What exactly is Rescu Swim'r and how does it work?
Why do I need a Rescu Swim'r?
Currently, the accepted method of getting a Type IV PFD to a man-overboard is to throw the PFD into the water, tow it toward the man-overboard, pass them then turn the vessel around them until the device gets to them. This maneuver is very difficult to execute and many operators can never achieve it. To even have a chance of accomplishing it, an operator must run the boat VERY closely past the victim on the initial pass before the turn. Just operating a boat this close to a person in the water poses an extreme risk to their safety.
What generally happens with a less-experienced or panicked operator is that he/she will logically pass the victim from a safe distance (rather than the requisite 'extremely close' pass), then start to circle around the victim. This won't work. Once in this pattern, the PFD will NEVER reach the victim. It's been called the “Circle Of Death”. A common last-resort response to the Circle of Death is to stop the boat, and back it down toward the victim, a dangerous maneuver that ends in a line-fouled propeller AT BEST.
Experts estimate that 1 in 5 drownings are fatal in the first 120 seconds (often due to cold-water shock effects). That's just 2 minutes. The Rescu Swim'r gets life-saving flotation to an underway man-overboard consistently in just over 1 minute. Regardless of the boat operator's experience level. This device enables someone with zero boat-operating experience to get life-saving buoyancy (a Type IV PFD) to a man overboard quickly, reliably, and safely.
In our product testing to date, it took an average of 1 minute & 14 seconds to get a PFD to the passenger USING Rescu Swim'r. Without using Rescu Swim'r it took an average of 9 minutes & 51 seconds! A dramatic difference to be sure. But consider these times in light of the FACT that, in cold water, not even the best swimmer can make meaningful movements (much less swim) with their limbs after about 10 minutes.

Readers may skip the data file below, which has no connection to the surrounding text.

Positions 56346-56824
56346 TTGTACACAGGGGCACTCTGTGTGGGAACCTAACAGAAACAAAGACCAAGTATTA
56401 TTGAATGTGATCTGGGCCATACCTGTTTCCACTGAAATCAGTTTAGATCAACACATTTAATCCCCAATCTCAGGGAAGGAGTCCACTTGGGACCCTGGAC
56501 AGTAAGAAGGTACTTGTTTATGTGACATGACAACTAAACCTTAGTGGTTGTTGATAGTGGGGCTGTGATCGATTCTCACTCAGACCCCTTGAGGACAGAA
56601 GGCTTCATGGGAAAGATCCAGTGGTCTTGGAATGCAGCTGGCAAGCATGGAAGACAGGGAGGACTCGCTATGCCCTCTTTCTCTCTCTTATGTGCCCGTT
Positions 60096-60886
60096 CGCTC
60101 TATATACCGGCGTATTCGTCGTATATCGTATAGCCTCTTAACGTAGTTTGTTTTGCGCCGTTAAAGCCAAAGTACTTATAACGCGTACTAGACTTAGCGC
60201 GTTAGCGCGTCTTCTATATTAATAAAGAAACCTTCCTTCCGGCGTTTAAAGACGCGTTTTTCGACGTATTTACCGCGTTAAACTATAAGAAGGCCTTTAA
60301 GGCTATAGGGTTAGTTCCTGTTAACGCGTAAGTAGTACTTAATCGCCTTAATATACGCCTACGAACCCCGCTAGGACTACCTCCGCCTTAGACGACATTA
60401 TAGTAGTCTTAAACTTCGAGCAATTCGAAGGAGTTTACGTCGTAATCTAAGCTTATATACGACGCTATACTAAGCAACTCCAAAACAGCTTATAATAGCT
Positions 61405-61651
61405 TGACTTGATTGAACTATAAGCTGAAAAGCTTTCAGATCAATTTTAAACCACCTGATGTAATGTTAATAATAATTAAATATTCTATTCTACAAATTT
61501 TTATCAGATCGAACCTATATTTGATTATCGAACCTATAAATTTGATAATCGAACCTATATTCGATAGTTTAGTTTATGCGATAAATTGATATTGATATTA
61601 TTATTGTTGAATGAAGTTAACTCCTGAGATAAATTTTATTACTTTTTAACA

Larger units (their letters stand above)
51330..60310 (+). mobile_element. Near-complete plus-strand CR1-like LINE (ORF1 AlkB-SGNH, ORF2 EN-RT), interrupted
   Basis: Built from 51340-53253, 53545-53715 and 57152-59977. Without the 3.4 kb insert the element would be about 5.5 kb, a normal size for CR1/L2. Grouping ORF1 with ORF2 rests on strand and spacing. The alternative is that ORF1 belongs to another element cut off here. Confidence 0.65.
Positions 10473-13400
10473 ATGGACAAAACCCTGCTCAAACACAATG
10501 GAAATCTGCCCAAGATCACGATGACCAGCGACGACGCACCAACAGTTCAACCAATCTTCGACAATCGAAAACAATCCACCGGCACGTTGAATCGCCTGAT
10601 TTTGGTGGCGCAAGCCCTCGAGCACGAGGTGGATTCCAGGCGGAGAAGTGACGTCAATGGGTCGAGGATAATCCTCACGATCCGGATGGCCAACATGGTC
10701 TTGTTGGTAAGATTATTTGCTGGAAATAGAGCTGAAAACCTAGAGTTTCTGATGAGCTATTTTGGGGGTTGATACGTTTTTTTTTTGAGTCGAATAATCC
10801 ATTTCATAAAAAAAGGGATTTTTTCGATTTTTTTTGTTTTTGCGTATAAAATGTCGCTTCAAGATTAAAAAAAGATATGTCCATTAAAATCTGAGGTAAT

The above graph represents the likelihood of an overboard passenger surviving as time in the water passes. This outlines the importance of each second in rescuing a man-overboard. Overlaid on this graph are the average times that it takes for that passenger to be rescued with and without Rescu Swim'r. It is clear from this, that an overboard passenger is drastically more likely to be rescued alive using Rescu Swim'r, compared to going without it.
This graph can also be read as representing the ability of a person to re-board the ship after being pulled to it using a PFD. After just a couple minutes, a man-overboard in water of colder than 60 degrees Fahrenheit begins to lose the ability to grasp anything, and soon thereafter will lose any meaningful movement of their limbs -- thus becoming dead weight for a potential rescuer. We have lost many a boater who was lashed to the side of the boat, unable to be brought out of the water. Using a Rescu Swim'r will get flotation to the man-overboard sooner, which increases the chance of them being able to re-board the boat safely. A Rescu Swim'r will get them back to the boat while they have nearly all of their coordination and strength left.